The Japanese duo was now more positive and when a Sun Bei Bei backhand finished in the base of the net it was game to Japan.

Tension
The sixth game was tense, the Singapore had missed an opportunity, the Japanese duo had a glimmer of hope and at 7-4 the latter pairing was progressing tentatively forward. They maintained their three point lead at 9-6 but then lost the next three points as Sun Bei Bei and Li Jia Wei played more positively.

The next two points were shared, then fortune for Singapore, a return from Sun Bei Bei hit the top of the net, trickled over, un-returnable; match point again and this time converted with the best stroke of the match.

Li Jia Wei unleashed a rapier like backhand topspin across the table and it was game over; for the second consecutive week, Li Jia Wei and Sun Bei Bei were champions on the ITTF Pro Tour,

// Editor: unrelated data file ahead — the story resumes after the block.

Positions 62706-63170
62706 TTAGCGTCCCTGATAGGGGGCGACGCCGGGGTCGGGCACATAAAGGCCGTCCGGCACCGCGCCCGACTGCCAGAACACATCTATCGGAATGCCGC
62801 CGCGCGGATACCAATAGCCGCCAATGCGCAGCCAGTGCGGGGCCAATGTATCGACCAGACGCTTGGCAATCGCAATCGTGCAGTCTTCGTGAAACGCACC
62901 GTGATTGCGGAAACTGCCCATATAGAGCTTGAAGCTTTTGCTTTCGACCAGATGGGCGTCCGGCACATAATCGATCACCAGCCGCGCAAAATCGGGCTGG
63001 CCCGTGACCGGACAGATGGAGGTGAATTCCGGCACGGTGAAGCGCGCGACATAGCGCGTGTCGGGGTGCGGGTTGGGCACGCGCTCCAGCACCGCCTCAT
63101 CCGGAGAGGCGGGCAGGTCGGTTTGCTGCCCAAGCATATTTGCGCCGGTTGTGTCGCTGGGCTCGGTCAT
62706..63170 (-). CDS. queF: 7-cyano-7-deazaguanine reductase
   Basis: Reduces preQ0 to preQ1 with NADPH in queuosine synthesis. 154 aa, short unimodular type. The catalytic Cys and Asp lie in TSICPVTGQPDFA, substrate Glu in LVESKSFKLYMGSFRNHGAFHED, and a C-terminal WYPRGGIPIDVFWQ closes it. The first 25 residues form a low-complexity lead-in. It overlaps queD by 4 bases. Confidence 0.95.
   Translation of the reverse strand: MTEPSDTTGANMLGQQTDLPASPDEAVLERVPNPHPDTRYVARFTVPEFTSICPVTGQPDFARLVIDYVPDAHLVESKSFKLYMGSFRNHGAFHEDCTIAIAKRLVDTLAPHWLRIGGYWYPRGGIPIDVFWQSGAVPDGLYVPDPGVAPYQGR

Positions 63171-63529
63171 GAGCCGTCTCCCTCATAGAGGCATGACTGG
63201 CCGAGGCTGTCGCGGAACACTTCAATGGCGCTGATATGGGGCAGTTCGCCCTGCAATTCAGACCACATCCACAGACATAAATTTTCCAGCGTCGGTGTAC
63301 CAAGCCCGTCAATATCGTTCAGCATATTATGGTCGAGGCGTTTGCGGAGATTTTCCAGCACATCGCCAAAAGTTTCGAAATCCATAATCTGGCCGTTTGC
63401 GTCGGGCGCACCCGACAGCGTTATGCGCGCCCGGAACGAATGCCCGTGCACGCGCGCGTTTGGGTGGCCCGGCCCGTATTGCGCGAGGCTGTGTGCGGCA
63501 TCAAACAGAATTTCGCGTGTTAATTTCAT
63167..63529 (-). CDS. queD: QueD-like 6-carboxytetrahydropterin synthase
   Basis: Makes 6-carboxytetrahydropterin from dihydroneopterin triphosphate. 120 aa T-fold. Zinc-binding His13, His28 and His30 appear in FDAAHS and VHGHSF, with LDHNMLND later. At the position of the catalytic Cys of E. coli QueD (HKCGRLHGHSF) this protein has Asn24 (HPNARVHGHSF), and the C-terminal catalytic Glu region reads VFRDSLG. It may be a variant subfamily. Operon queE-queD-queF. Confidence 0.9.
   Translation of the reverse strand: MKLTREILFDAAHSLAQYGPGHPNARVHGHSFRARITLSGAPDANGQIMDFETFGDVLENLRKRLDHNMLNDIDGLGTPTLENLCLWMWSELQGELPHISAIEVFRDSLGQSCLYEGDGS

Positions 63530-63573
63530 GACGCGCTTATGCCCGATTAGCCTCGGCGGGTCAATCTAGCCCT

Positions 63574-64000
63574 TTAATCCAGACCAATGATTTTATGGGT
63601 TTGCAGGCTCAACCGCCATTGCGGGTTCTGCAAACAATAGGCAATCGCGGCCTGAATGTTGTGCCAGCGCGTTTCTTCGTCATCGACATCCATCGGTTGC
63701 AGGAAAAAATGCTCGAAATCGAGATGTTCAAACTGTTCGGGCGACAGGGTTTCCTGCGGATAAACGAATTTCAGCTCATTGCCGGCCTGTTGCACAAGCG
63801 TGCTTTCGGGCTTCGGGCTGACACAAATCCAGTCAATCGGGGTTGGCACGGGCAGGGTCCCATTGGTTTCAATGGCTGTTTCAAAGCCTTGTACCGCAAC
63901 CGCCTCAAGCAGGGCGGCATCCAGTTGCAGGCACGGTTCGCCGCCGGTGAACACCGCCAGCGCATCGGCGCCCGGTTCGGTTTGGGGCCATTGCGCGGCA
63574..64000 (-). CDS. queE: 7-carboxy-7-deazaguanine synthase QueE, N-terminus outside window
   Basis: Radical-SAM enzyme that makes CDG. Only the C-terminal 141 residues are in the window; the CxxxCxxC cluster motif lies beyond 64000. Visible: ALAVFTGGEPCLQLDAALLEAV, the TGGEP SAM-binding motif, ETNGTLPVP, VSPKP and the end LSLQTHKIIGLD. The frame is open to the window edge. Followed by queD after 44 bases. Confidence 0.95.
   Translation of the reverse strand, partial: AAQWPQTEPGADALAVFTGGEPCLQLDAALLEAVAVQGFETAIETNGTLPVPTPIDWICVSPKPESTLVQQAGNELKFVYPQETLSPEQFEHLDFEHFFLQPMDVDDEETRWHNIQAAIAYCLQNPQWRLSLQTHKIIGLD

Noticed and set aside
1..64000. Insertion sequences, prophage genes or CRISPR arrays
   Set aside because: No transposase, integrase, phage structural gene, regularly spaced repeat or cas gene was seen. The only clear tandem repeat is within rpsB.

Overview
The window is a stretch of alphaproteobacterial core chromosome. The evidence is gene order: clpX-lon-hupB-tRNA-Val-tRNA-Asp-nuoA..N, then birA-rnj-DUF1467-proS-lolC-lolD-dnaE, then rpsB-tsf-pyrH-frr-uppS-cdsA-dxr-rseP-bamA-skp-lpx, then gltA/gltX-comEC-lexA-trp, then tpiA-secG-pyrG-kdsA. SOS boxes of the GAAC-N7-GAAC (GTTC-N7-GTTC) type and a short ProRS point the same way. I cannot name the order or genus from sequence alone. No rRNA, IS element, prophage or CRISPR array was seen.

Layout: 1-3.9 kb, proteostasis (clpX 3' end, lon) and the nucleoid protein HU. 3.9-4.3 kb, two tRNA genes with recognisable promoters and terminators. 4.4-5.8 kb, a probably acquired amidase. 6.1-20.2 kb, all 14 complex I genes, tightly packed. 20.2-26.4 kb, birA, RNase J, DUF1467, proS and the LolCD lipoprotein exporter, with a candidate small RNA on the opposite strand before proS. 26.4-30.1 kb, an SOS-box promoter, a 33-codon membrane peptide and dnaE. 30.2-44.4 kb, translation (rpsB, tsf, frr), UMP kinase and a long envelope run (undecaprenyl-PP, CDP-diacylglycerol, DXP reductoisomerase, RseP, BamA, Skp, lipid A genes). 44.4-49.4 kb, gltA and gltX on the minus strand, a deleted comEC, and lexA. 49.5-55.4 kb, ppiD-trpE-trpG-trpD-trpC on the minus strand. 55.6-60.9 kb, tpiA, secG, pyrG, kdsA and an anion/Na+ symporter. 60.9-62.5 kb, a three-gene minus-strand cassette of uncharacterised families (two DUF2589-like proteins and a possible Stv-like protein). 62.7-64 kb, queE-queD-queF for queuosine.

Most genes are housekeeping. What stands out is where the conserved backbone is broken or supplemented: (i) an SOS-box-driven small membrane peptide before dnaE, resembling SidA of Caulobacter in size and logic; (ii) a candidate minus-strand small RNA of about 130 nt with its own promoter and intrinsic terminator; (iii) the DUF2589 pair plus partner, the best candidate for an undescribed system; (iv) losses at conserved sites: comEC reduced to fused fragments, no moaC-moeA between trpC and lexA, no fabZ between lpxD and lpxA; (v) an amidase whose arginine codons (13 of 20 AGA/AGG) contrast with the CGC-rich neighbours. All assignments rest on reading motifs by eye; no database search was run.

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Archive
Date Title
11/12/2006 Timo Boll Thrills the Crowds in Bayreuth
11/12/2006 Patrick Chila and Werner Schlager on the Knife Edge as they Win in Bayreuth
11/12/2006 Wang Yue Gu Avenges Defeat of One Week Earlier by Succeeding in Bayreuth
11/12/2006 Timo Boll Recovers from the Brink of Defeat to Win Classic Final in Bayreuth
11/12/2006 Second Women’s Doubles Title in the Space of Seven Days for Singapore Duo
11/12/2006 Top Seeds Through at Liebherr German Open
11/12/2006 Hou Yingchao Continues to Mesmerise as he Succeeds at the Penultimate Stage
11/12/2006 Timo Boll Duly Obliges as the Crowd in Bayreuth Celebrates a Semi-Final Success
11/12/2006 Wang Yue Gu Progresses in the Right Direction and Moves to the Final in Style
11/12/2006 Li Jia Wei Beats Ai Fukuhara to Reach the Women’s Singles Final in Bayreuth
11/11/2006 Further Seeds Fall in Bayreuth
11/11/2006 Taku Takakiwa and Li Qian Win the Under 21 Titles at the Liebherr German Open
11/11/2006 European Champion Ends the Progress of the Number Three Seed in Bayreuth